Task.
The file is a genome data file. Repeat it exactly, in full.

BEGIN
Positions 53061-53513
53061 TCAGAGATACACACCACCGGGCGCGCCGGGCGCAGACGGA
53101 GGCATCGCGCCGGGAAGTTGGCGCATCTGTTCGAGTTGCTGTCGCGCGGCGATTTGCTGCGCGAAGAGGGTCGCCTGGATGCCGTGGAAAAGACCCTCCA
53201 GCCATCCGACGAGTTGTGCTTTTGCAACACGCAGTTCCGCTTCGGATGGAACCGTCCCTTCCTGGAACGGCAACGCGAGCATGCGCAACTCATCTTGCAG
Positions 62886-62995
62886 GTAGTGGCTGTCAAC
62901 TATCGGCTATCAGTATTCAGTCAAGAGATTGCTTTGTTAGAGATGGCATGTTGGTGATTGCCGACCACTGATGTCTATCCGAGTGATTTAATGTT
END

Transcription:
Positions 53061-53513
53061 TCAGAGATACACACCACCGGGCGCGCCGGGCGCAGACGGA
53101 GGCATCGCGCCGGGAAGTTGGCGCATCTGTTCGAGTTGCTGTCGCGCGGCGATTTGCTGCGCGAAGAGGGTCGCCTGGATGCCGTGGAAAAGACCCTCCA
53201 GCCATCCGACGAGTTGTGCTTTTGCAACACGCAGTTCCGCTTCGGATGGAACCGTCCCTTCCTGGAACGGCAACGCGAGCATGCGCAACTCATCTTGCAG
Positions 62886-62995
62886 GTAGTGGCTGTCAAC
62901 TATCGGCTATCAGTATTCAGTCAAGAGATTGCTTTGTTAGAGATGGCATGTTGGTGATTGCCGACCACTGATGTCTATCCGAGTGATTTAATGTT